A psycholinguistic model for phonological development
PhD student: Margarita Gulian
Supervisors: Claartje Levelt and Niels O. Schiller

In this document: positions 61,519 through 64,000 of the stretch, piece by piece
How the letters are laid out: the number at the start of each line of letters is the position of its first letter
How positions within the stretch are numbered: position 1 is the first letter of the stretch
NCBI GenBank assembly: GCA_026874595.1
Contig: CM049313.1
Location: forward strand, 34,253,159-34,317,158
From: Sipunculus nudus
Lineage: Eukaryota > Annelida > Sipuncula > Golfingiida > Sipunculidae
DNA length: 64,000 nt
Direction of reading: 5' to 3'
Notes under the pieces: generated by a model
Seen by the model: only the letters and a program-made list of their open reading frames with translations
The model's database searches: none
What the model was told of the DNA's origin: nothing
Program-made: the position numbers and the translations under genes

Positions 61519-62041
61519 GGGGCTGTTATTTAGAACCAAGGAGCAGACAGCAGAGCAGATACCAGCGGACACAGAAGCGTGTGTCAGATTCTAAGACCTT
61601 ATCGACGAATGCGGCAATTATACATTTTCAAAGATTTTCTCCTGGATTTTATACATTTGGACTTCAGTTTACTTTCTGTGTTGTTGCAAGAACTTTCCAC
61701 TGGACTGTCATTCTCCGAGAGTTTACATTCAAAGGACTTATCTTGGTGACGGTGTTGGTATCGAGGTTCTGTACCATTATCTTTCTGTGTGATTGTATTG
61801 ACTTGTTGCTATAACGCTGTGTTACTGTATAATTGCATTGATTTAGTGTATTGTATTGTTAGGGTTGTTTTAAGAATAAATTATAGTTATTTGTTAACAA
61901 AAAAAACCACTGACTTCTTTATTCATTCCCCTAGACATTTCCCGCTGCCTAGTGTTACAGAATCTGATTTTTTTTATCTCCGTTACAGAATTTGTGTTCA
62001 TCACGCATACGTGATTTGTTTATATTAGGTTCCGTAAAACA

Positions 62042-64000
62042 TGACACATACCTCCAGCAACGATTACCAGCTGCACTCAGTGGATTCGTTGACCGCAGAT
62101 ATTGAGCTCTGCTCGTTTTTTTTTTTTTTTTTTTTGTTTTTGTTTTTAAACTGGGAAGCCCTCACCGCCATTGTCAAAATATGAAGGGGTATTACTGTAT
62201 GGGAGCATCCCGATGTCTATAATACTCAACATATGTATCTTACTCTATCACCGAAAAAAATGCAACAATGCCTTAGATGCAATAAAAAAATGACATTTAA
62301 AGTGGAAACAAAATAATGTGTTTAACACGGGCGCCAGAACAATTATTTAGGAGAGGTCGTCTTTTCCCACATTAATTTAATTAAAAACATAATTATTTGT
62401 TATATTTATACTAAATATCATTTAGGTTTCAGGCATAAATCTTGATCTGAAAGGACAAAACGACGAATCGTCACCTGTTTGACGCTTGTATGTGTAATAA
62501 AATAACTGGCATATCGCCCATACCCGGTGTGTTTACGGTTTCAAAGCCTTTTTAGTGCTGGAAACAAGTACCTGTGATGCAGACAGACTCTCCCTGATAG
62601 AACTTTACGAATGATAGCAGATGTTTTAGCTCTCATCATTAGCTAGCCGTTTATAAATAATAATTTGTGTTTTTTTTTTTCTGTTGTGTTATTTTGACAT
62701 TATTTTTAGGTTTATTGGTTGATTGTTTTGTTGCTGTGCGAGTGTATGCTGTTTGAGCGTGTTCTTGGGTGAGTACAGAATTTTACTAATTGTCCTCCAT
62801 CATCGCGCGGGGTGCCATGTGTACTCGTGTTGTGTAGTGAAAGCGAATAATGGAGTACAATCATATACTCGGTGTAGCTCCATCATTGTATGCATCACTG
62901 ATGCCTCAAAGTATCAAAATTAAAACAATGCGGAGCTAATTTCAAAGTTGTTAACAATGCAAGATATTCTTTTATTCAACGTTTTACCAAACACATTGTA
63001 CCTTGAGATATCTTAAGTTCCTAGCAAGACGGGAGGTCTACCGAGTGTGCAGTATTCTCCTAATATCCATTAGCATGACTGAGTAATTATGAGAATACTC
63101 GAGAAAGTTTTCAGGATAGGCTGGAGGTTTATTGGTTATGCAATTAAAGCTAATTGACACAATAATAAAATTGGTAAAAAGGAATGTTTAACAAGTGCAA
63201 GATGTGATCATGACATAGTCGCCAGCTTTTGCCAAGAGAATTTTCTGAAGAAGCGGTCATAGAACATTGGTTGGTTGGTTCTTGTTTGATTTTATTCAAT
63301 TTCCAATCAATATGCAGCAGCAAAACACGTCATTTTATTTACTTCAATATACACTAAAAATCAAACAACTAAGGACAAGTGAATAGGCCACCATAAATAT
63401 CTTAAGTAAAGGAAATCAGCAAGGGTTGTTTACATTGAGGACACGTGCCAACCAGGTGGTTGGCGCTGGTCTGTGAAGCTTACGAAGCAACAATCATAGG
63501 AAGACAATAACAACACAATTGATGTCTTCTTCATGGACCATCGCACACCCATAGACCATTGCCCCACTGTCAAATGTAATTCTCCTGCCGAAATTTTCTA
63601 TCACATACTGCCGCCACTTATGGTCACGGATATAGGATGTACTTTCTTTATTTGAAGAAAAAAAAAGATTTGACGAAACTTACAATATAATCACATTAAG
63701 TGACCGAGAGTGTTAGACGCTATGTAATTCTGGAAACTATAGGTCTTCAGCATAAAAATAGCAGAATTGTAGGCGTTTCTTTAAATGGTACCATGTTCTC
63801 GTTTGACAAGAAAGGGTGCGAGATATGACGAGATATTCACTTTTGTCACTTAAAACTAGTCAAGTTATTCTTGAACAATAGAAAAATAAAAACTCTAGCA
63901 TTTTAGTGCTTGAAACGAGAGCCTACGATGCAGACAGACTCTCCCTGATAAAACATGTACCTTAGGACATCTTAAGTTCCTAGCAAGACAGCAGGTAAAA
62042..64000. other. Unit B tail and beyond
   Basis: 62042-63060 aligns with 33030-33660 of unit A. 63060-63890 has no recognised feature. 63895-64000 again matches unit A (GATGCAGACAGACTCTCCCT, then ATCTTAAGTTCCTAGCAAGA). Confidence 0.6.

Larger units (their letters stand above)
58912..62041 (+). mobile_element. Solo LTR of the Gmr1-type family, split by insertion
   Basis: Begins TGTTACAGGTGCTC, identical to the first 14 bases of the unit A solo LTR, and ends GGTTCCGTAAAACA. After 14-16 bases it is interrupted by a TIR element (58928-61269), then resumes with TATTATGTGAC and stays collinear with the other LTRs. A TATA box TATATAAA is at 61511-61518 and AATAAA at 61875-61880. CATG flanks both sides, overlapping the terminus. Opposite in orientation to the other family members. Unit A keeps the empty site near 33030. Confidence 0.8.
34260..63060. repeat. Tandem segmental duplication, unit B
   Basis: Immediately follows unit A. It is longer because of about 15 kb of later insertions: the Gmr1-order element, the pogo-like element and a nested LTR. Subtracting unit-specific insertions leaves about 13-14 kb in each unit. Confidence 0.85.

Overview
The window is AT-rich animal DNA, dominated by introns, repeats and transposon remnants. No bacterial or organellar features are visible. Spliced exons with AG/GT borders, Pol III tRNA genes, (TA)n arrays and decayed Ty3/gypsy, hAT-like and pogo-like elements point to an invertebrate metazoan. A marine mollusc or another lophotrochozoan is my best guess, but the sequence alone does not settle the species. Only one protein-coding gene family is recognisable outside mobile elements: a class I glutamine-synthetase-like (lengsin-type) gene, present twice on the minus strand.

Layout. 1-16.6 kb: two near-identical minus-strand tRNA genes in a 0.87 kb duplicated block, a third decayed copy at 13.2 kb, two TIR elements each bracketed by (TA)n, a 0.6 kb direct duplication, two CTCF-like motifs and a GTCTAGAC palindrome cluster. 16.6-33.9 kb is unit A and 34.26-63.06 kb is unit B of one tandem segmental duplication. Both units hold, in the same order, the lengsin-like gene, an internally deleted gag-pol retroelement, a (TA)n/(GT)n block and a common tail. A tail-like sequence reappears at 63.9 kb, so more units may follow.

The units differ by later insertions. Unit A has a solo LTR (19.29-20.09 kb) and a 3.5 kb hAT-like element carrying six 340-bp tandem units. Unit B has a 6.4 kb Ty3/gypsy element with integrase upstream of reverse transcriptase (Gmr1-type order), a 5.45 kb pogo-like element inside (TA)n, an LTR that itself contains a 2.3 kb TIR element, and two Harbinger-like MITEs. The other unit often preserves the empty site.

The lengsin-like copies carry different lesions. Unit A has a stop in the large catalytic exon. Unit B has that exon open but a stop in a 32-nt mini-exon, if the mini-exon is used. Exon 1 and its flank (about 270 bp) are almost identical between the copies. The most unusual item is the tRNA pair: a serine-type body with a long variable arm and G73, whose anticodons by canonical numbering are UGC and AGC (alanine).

In my research I investigate the acquisition of onset cluster words like the word trein (train) by two-year-old Dutch children. In this I pay attention to both production and perception of onset clusters. So far I have found that in production children leave acoustic traces in their reduced cluster words. This is when they say tein for trein, koop for knoop (button) and choen for schoen (schoe). Regarding their perception, I have found that two-year-olds have trouble perceiving the difference between a cluster word (trein) and a simplified form of this cluster word (tein) but they can perceive the difference between the simplified (choen) and the complex form (schoen). These findings are striking with respect to how they relate to the question of storage of complex onset words in the child mental lexicon. On the one hand, acoustic traces point to a more detailed specification of the stored word than suggested from the surface form (tein), on the other hand, the failure to perceive the difference between trein and tein points to a less specified stored form. In order to shed more light on this controversy another perception study is under development.